Trying Your Best

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‘I’m proud no matter what because I know I did everything possible to be the best I can be.’ – Carli Lloyd 

Carli Lloyd celebrating a goal

Life is filled with many wonderful things, but there are also many difficult moments and hard decisions. That’s not news to anyone. Most people, including myself, work on developing skills to negotiate the tough things that life can throw at us. Sometimes we try our very best, and we still make the wrong decision. Other times we choose something we aren’t proud of or we react without thinking and we feel terrible about it later. Whatever we do cannot be undone or erased. 

Man sitting at desk in frustrationIn my “first career” as a psychologist, I spent a lot of my time trying to help people cope with the consequences of regret. They become a prisoner of their past, often reliving their pain repeatedly. But of course, no matter how much we relive our bad moments, we can’t go back and change them. Reliving the past with no power to change it causes an inescapable amount of pain and suffering. You become locked in with no way out. And while we relive the past, we lose the time we have in the present, which also hurts us in different ways. Time is not infinite, and we don’t get the time lost to reliving things back again. The cycle of regret and rumination about the past is incredibly damaging. So how can we avoid it?

I firmly believe that one of the best ways to prevent this unhealthy cycle is having the ability to look back and know (really, truly know), ‘I tried my best’. Of course, sometimes, we might think ‘I tried my best, and it wasn’t enough’. Our best isn’t always enough. We aren’t always successful. If we were, life wouldn’t be very hard. Doing your best and not getting the result you hoped for is often truly painful, but I find it’s less painful than not getting what you want and then wondering what would have happened if you had tried harder. If you’d taken that class, would you have gotten the promotion? If you took a deep breath instead of screaming at your teen before they got in the car, would they have driven more carefully?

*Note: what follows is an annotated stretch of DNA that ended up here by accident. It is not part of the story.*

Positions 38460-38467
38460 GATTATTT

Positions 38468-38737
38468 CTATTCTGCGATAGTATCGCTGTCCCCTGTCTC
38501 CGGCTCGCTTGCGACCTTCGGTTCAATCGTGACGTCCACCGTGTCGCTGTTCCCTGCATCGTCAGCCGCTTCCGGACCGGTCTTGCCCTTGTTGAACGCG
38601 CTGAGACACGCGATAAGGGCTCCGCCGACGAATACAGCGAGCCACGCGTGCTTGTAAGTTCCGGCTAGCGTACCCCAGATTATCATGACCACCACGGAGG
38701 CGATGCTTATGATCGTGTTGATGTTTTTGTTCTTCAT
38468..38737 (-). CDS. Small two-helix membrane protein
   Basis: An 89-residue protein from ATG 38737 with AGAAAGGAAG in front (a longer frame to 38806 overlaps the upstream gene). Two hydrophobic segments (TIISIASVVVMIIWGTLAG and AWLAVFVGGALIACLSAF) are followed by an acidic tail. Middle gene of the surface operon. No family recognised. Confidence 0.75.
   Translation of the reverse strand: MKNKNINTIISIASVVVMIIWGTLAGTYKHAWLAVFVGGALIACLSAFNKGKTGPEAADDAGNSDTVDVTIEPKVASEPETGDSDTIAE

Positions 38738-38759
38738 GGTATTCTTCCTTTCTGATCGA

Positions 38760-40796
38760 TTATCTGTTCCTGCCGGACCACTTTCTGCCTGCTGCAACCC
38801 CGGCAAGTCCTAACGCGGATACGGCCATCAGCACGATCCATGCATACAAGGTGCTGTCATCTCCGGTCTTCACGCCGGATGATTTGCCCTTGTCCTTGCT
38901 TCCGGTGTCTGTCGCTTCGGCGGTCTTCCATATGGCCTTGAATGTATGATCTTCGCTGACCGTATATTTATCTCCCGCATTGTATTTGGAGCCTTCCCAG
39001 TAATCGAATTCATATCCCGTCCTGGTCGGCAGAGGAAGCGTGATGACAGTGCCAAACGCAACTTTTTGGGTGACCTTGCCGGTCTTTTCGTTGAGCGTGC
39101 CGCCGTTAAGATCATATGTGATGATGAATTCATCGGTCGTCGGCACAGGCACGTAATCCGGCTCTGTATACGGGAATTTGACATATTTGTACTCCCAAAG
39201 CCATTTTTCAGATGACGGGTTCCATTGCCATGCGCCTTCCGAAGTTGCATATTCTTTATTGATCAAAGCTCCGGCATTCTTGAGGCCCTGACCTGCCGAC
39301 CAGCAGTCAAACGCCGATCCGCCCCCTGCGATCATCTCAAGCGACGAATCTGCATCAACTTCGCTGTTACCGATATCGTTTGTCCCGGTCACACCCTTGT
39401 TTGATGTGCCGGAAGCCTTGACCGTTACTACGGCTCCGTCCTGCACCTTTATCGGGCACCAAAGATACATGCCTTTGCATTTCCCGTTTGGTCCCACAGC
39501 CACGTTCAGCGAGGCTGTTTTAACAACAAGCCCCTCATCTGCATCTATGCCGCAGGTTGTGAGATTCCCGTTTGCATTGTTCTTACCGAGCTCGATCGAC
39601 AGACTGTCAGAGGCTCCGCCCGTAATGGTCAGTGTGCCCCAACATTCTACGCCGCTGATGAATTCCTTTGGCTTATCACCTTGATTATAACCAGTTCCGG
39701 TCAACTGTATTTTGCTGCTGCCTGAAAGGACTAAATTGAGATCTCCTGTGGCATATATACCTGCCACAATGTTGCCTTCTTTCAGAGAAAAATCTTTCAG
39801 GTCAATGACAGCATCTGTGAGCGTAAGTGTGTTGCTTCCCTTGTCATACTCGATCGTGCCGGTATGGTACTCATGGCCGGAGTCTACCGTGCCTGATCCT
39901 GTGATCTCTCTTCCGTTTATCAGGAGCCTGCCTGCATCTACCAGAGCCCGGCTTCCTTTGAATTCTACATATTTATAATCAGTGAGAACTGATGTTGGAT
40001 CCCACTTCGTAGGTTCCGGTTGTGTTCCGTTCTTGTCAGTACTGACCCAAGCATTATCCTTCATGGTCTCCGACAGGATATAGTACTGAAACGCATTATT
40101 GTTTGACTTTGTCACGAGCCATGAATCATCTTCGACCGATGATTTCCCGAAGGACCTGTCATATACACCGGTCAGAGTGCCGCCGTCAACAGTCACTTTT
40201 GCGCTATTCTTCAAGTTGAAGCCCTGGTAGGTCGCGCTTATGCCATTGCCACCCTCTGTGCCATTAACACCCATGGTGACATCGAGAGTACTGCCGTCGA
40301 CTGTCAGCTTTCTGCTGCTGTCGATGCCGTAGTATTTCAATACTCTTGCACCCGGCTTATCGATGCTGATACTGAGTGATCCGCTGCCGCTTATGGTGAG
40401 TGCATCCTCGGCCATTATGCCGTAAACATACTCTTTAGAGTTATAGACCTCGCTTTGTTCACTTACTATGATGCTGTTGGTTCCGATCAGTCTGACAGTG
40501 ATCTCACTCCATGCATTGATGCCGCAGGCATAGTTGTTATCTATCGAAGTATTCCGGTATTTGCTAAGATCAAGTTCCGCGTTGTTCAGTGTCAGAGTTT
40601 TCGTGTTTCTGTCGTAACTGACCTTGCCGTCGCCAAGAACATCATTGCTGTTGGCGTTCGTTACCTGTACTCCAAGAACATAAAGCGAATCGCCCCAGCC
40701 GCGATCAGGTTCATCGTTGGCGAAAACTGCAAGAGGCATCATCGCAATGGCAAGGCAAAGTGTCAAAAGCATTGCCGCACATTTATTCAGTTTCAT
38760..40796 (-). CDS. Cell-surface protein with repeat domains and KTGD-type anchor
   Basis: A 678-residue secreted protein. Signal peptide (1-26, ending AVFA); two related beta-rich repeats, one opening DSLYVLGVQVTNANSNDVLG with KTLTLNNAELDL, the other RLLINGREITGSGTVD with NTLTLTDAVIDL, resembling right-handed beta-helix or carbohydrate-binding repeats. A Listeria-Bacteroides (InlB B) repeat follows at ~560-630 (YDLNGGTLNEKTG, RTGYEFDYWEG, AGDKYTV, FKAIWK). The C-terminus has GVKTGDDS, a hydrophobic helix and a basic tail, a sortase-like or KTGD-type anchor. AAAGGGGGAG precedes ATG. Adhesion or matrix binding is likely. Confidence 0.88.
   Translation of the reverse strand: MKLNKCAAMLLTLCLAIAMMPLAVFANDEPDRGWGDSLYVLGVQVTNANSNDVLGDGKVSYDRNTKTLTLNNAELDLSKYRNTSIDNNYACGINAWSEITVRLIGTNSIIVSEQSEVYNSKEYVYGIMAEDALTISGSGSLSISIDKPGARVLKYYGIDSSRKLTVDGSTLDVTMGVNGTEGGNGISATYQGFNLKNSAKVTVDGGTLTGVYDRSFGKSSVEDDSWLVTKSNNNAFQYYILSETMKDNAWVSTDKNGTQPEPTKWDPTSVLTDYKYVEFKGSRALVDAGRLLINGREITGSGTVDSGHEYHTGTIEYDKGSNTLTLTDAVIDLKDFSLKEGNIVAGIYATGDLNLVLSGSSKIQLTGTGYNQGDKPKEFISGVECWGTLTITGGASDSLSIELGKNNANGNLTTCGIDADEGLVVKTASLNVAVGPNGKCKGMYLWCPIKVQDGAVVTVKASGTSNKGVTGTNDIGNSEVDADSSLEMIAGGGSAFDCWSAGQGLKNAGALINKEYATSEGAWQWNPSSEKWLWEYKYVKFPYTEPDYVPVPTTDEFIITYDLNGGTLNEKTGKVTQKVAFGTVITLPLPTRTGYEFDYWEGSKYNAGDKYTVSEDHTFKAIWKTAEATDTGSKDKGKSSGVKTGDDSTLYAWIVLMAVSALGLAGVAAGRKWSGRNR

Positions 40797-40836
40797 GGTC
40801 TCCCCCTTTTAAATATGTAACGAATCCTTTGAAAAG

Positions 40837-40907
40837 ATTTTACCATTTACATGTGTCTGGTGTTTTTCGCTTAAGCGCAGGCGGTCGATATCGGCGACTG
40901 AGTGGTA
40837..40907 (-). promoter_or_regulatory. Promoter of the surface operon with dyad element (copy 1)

I love this simple but powerful quote by recently retired professional American soccer player and Olympian, Carli Lloyd. 

‘I’m proud no matter what because I know I did everything possible to be the best I can be.’

We often think about what we want to ACHIEVE in life. We set goals and develop steps to reach them. Obviously, that’s important, or I wouldn’t have a job. But in my experience, the cornerstone of mental health and well-being is knowing that you have tried to be your absolute best at every turn. 

The next question is: what’s most important to you? What matters to you the most?

If you look back someday and realize you didn’t do your best at work, at parenting, or at playing the guitar… would it destroy you? To me, what matters most is being the best mother I can be. Before I had kids, I told myself I would always talk calmly to them. I would get down on my knees to talk to them at eye level. I would set limits, but I would do it calmly. I was (am) a natural yeller, but I told myself that I would not yell at my kids. More than 25 years later, I can tell you that I absolutely did not accomplish this goal. I definitely yelled at my kids. 

I often think back to those bad parenting moments. Of course, I have regrets. I don’t think that trying your best at every moment means you will NEVER regret a decision, a moment, or an action. But I can rest at night because I know that no matter how many times I failed as a mom, I gave everything I had in every single moment. I truly did. No, it was not always enough. But I could not have tried any harder. I am responsible for the way I behaved, but I also know I did my very best. Happy mother and son

It can be exhausting to live by trying your hardest at every turn. It’s often hard enough to figure out what ‘your best’ even means to begin with and which parts of your life are most important for you to try your best in. It involves a clear and deep sense of purpose, definition in your values, and a constant attempt to live your life in ways that are congruent with those values.

It’s not easy, but it’s tremendously worthwhile. With the support of a coach, you can define for yourself who you want to be and how you want to live. You can set goals for achievements, of course, but also for living your daily life in a way that lays the foundations for your physical and emotional health later in life.